In the first part of Chapter 1, “What Do I Know About the Process of Change?” Learn how to discard beliefs that hold you captive to the past and allow your true self to guide you along the way.
You can access the already published posts here.
What Do I Know About
the Process of Change?
Nothing in the natural world remains the same from one moment to the next. everything is dynamic, continually changing whether we want it to or not, whether we are a willing participant or not. We are part of that world, and our lives can expand in response to the changing moods of each season, or we can contract by resisting the change we have been invited to make.
Three Paths to Change
Our lives change for three reasons.
The first, which we experience from time to time through- out our lives, comes from being pulled by the invisible force of biology and life-cycle stages to be a different person than we were before. A baby learns to crawl, walk, and run because she is hard-wired to move through those stages. in adolescence we couldn’t ignore our hormones and the changes they bring if we wanted to. And the inevitable act of falling in love dramatically expands our view of life in ways we could not know without that experience. Courtship, marriage, birth of children, the launching of grown children, and the on- set of old age each present us with different opportunities to evolve, grow and develop.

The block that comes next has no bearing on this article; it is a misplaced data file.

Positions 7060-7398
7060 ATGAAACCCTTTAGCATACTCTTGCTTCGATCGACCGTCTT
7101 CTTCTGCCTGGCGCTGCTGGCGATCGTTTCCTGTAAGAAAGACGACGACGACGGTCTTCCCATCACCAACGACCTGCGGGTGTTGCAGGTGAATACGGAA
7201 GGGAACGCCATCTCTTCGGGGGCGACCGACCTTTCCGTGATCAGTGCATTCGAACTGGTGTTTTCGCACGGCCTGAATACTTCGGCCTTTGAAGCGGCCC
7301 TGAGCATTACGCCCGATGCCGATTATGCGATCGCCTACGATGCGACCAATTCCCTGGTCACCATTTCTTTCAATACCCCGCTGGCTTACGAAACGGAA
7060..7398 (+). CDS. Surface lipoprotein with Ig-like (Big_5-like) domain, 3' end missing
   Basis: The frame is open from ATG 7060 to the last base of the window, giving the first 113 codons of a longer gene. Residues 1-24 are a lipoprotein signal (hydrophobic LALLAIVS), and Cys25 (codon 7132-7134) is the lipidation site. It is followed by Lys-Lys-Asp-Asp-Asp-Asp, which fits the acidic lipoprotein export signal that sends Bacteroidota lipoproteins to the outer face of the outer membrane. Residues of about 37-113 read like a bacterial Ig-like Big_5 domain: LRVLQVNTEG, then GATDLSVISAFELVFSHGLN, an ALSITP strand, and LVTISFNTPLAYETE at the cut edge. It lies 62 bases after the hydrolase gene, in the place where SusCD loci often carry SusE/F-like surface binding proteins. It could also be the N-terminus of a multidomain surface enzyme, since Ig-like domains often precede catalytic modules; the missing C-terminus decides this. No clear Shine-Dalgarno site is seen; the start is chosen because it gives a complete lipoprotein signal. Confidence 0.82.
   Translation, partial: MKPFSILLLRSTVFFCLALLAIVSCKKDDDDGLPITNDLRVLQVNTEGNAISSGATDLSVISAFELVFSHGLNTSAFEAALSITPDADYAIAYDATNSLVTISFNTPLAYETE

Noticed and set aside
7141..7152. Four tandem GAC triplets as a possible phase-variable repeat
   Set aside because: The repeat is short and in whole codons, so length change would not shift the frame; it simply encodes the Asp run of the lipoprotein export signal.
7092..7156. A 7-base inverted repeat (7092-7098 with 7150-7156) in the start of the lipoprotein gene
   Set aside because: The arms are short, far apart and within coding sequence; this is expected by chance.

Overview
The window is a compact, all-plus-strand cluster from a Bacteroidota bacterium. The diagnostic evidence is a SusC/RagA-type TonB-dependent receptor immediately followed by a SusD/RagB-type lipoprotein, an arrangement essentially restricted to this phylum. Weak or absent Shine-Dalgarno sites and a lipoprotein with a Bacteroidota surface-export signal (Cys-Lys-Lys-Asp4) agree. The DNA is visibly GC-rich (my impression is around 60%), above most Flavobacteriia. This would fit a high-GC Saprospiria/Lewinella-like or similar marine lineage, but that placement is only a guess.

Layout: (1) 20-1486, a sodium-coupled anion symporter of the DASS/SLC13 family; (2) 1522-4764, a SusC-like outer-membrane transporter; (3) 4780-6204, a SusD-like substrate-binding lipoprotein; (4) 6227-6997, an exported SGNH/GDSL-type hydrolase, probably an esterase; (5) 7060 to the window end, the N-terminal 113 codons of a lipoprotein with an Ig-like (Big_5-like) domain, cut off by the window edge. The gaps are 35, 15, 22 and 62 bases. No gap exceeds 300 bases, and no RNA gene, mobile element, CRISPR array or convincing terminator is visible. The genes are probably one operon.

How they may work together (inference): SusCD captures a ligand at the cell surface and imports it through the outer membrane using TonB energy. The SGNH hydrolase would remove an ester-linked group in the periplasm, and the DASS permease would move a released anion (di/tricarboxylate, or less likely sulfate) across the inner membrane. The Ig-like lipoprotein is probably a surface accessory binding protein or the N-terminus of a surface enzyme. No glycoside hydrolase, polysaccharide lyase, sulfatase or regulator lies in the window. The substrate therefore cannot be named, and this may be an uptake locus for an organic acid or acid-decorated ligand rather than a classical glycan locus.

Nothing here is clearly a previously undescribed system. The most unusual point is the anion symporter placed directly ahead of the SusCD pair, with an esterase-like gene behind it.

Not infrequently, when we have been inspired by a new vision of who we can grow to be, and what the world can become through our efforts, we are pulled to change. For instance, it is hard to read Paradigm Found without feeling compelled to make a genuine difference in the world by following our passion, just as the author, Anne Firth Murray, did when she founded The Global fund for Women.
Sometimes, though very seldom, we change because we are pushed by someone to become a different per- son than we’ve been. if that person is our boss, and our job depends on changing some habit or characteristic of our personality, the odds that we’ll modify our behavior are fairly good, provided we’re not asked to make too significant of a shift in how we see ourselves. in some cases, it may be easier to find another job than change long-ingrained patterns of behavior.